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60 When determining the dose response of i nfectious agents, one must also consider the rate of asymptomatic or subclinical infection. Not all persons who become infected with a microorganism develop signs and symptoms of disease . Asymptomatic infections may be quite common, and may be dependent on many factors. For example, only one out of every two or three young adults infected with Epstein-Barr virus will develop s igns and symptoms of infectious mononuclear is; few children infected with the virus will have any symptoms at all. Some infectious agents cause disease by producing toxins that may cause an incremental increase in the severity of illness with increasing toxin levels, rather than a threshold response. The botulinal toxin is one example: food-borne botulism is caused by a preformed neurotoxin present in contaminated food, and disease manifestations and severity correlate directly with the amount of toxin consumed. Sources of Data. Dose-response data on humans are derived primarily from experiments in volunteers. In these studies, the bacterial or viral inoculum can be carefully controlled; however, they are restricted to healthy adults and usually use a defined laboratory strain that may have atypical virulence. Data on the dose response of food-borne pathogens have also been collected in investigations of outbreaks. These are based on estimates of the amount of food consumed and measurements of the concentration of the pathogen present in the implicated food, usually hours or days after the disease outbreak, during which time there may be significant changes in the size of the inoculum. Potential for Human Exposure General Approach. Microorganisms may be transmitted to humans in a variety of ways, including person-to-person transmission, (e.g., through sexual and fecal-oral contact), exposure to air-borne, food-borne, water-borne, and vector-borne pathogens, and contact with contaminated objects. Spread of disease by broiler chickens almost exclusively involves food-borne transmission, although direct contact or air-borne routes may be important in occupational exposures in poultry slaughter and processing plants. Microorganisms may be introduced into food at a number of points. Many of them, including CampYlobacter and Salmonella, are present in the gut flora of animals and may contaminate the surface of the carcass during slaughter or subsequent processing. The actual number of microorganisms present at any one time (and the percentage of carcasses contaminated) may vary widely, depending on temperature, product conditions, and how the product is handled. Most microorganisms are killed during cooking. Infection can occur if the poultry is eaten raw or if parts of it are undercooked. In the kitchen, cooked foods can be contaminated by raw poultry and other foods, by soil, or by food handlers. Once present in a kitchen, these microorganisms may contaminate a variety of foods, including chicken.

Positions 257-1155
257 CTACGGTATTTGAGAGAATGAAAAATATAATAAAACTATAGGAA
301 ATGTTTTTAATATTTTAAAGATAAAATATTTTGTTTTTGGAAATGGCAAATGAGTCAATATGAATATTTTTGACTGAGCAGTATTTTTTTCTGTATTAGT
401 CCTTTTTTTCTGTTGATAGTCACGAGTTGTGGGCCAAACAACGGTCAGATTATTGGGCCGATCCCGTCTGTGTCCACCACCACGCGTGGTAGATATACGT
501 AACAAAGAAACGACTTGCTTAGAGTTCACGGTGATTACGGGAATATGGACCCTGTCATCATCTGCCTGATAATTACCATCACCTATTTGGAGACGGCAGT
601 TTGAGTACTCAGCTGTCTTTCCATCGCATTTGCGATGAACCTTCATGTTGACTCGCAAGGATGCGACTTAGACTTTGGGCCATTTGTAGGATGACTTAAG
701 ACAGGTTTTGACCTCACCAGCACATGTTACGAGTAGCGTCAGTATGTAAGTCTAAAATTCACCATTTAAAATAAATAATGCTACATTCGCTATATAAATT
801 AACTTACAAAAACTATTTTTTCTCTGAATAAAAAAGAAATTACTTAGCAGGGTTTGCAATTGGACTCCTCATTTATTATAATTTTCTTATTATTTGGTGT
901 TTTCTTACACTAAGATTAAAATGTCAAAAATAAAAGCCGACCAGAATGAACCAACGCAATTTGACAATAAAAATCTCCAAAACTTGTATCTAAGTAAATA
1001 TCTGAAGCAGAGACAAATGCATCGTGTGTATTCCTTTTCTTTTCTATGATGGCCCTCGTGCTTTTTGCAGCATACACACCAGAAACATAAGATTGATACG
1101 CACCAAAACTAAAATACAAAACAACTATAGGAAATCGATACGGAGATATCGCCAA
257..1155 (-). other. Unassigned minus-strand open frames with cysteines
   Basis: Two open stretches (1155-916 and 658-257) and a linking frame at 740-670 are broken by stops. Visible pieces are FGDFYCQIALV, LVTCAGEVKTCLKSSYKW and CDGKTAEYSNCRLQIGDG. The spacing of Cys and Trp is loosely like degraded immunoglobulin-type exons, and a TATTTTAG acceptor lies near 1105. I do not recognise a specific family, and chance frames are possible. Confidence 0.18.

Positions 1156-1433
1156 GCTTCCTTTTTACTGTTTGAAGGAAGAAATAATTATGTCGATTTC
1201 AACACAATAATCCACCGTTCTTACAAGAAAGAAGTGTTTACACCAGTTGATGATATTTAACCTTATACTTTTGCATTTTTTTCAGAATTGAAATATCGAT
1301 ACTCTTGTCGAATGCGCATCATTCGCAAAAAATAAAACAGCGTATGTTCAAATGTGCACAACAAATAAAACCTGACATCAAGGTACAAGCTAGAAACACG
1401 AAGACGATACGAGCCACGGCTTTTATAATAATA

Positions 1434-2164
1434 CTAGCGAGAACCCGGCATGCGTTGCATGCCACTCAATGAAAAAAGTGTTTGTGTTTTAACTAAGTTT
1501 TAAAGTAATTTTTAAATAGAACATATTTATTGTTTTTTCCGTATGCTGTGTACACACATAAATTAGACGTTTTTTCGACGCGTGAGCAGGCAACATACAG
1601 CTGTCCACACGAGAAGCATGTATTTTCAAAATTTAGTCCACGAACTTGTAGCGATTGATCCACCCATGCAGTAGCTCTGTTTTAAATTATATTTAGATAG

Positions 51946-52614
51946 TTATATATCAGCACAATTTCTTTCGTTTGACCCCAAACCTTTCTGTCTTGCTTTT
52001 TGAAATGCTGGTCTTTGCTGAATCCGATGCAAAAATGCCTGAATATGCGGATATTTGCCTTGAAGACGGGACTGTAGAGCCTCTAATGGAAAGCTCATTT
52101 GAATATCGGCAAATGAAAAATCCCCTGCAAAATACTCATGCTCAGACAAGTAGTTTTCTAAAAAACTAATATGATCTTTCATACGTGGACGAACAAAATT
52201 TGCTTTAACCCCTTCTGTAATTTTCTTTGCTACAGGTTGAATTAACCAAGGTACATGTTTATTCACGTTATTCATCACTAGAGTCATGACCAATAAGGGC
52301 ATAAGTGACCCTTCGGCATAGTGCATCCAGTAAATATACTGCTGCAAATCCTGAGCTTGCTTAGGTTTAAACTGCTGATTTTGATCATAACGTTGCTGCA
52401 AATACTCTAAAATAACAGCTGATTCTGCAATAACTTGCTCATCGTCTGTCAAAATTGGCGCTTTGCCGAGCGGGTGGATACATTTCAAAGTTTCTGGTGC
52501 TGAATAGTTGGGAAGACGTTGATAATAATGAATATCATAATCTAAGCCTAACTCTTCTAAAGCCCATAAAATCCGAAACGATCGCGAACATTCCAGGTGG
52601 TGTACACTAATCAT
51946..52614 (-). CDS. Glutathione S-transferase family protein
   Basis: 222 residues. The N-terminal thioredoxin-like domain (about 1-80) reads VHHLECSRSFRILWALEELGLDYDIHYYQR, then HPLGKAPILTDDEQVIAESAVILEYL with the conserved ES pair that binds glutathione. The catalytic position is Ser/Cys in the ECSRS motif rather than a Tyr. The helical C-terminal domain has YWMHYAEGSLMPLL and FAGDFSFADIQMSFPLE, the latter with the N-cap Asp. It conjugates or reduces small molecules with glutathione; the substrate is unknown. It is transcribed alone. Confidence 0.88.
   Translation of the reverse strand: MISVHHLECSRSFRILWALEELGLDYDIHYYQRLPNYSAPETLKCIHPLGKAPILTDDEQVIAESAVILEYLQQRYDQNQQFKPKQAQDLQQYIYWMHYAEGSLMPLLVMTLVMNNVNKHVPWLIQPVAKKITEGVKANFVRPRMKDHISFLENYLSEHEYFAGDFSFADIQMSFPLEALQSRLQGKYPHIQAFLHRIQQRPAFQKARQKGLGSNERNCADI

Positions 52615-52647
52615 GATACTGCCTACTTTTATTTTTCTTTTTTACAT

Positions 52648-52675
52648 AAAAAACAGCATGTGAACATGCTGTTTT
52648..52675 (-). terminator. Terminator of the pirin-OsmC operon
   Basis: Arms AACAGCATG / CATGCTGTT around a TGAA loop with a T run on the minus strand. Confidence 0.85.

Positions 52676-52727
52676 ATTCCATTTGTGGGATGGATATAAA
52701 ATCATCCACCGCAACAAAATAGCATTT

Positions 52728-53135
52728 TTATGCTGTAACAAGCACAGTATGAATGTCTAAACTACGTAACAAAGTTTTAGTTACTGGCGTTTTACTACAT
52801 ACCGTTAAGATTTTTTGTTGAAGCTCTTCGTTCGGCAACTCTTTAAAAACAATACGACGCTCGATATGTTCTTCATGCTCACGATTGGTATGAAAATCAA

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61 Epidemiological studies can often link or attribute outbreaks of food-borne disease to specific products, such as chicken. However 9 the key point in the chain of transmission generally is the kitchen itself: for most food-borne pathogens, highly contaminated meat will not cause disease if properly cooked and handled. Conversely, minimal contamination can lead to maj or disease outbreaks if pathogenic microorganisms are allowed to contaminate an entire kitchen and if food prepared in the kitchen is subsequently mishandled. For many microorganisms, it is possible to measure the level of contamination of a product at each stage of processing. Unfortunately, it is unclear how the level of contamination observed during the processing of such products as raw chicken correlates with the potential for disease transmission. In formal attempts to assess risk, one must recognize the difference between measurable levels of product contamination and disease occurrence. Although the correlation can never be fully resolved, additional data from carefully focused and coordinated epidemiological-microbiological studies could greatly reduce the level of uncertainty. Sources of Data. The U.S. Department of Agriculture and Food and Drug Administration collect some data on levels of product contamination with certain microorganisms at various stages of processing and distribution. More detailed data, and data on additional microorganisms, have been reported in the literature. Data showing a direct link between product contamination and disease in the community (and subsequent disappearance of disease in association with elimination of contamination) have been published for some microorganisms and some products, but there are few data available on raw chicken or its major pathogens (Bryan, 1980a; CDC, 1983a,b; Horwitz and Gangarosa, 1976~. The CDC collects data on food-borne disease outbreaks through its national food-borne disease surveillance system. As in other national reporting systems and for individual cases of disease, however, there is undoubtedly significant underreporting and an emphasis on more serious illnesses. For example, almost all outbreaks of botulism are reported, whereas outbreaks of other illnesses involving only a few persons with relatively mild symptoms frequently are not investigated or reported. Data on routes of transmission can be obtained from outbreak reports and from case-control studies of specific pathogens. In properly designed case-control studies, it may be possible to determine the percentage of reported cases due to one microorganism that can be attributed to broiler chickens, i.e., attributable risk. To completely characterize the risk associated with microbial contamination of chicken, there must be sufficient data from which to predict changes in disease occurrence that would result from changes in levels of product contamination at each of several steps from production to the consumer's table. Such data are likely to show an